UK’s credibility with Washington rests on a knife-edge.
When circumstances change, defence policy should too. Yet British governments have a patchy record. For many years, Conservative governments preferred a series of budget cuts to a properly conducted review of defence and security. The last serious effort to calibrate military spending with foreign policy was under Labour in 1998. The coalition government’s review of 2010 was another budget-driven exercise, which lacked intellectual rigour and did deep damage to Britain’s military power.
The defence review promised for 2015 — a date chosen to avoid difficult decisions before the election — must surely aim to set straight glaring deficiencies in capabilities arising from the 2010 review. The lack of a maritime patrol aircraft has been a humiliation, which forced a proud maritime nation to go cap in hand to allies for assistance last year when the presence of a Russian submarine was suspected in the UK’s nuclear deterrent transit area. Libya exposed the chronic shortage of ships designed for combat, and Britain’s inability to launch air attacks from the sea. TheUK does not have enough combat aircraft. The army, the navy and the air force all want for specialised personnel.
Moreover, there is an unhelpful technological argument that is becoming fashionable among some who are entrusted with explaining why Britain is still safe despite major cuts to the military power previously thought necessary. Even the Chief of Defence Staff’s 2014 Rusi lecture gave this new creed added respectability by describing a new warfare where the metrics of firepower are no longer the dominant factor. Cyber, data fusion, robotics would, it is prophesied, spawn this new way of waging war. If kinetic force is now less important, perhaps we are still safe with fewer capabilities and less mass?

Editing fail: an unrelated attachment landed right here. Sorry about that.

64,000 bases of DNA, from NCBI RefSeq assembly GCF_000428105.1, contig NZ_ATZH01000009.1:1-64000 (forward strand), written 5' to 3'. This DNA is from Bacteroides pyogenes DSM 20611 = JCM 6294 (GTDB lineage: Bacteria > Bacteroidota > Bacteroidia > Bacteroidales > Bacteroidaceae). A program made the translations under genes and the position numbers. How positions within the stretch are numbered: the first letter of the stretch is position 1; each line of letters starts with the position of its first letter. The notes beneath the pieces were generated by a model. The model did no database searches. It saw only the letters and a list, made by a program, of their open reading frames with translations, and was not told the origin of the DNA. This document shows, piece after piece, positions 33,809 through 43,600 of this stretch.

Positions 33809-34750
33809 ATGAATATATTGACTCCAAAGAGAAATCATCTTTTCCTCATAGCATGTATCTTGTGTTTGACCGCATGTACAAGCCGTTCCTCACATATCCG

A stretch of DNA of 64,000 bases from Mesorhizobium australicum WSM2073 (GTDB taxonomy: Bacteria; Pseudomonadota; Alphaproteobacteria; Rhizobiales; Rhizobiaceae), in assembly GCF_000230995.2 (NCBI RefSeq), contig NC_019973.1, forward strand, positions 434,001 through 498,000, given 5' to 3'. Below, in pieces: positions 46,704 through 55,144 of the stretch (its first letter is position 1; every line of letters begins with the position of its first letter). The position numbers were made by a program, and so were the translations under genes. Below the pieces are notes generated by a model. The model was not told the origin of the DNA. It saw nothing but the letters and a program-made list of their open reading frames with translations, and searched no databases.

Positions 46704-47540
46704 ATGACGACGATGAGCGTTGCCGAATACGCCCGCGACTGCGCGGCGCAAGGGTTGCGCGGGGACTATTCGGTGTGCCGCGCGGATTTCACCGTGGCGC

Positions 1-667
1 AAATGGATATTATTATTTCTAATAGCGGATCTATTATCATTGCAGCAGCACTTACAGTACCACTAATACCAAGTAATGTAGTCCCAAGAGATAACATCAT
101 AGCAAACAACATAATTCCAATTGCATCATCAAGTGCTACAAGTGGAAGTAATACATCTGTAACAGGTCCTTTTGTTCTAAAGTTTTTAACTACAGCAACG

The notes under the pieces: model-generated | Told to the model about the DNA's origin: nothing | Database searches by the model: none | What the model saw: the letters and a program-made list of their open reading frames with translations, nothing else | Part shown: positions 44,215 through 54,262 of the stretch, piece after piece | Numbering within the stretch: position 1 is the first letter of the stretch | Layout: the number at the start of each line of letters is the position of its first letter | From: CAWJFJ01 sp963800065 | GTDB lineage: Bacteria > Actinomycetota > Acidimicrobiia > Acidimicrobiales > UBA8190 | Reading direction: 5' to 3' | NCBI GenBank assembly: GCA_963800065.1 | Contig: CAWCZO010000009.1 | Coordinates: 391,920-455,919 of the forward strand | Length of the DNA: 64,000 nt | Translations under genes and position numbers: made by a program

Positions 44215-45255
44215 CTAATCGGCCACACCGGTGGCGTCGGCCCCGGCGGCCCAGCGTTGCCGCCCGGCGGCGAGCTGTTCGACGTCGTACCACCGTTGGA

This proposition needs much thought. It should be tested carefully through research and simulated war games. None of this has yet been done. History suggests relying on revolutionary technologies is risky. For every technological breakthrough, another arrives to negate it.
The Ministry of Defence is preparing for the coming review, but there are considerable obstacles to producing anything useful. There is the strong possibility of a hung parliament, with an uneasy coalition in government. A coalition of the Labour and Scottish National parties might even have a deputy prime minister committed both to the destruction of the union and the dismantling of the nuclear deterrent. There is little chance of an overall majority. Another general election might follow before long. In such circumstances, is any government capable of doing what is needed to maintain the UK’s place in Nato and its international interests and responsibilities?
The US is the UK’s principal ally. Yet our credibility with Washington rests on a knife-edge. Informed sources on both sides of the Atlantic say so, yet ministers deny it. This is denial on a grand scale.
Our potential enemies are not standing still. Every technical advantage is transient. The introduction of radar made a difference in the Battle of Britain. But it was our ability to build new fighters faster than Germany that was decisive. Imagine if we had concluded that radar allowed us to fight a war with fewer resources, and mothballed some of our fighter force and our factories.
The evidence points strongly to the likelihood that these new modes of warfare are adjuncts to hard kinetic fighting power. They may be indispensable, but they are adjuncts nonetheless. Why is it that the nations most involved in developing cyber-weapons also see the need to possess massive conventional forces?
We sorely need a defence review of real depth and integrity. If another round of botch and cut is all that is on offer, it would be better to wait until our rulers have the time and inclination to think deeply about Britain’s defence.
The writer was Chief of the Air Staff from 1992 to 1997
This piece first appeared in the Financial Times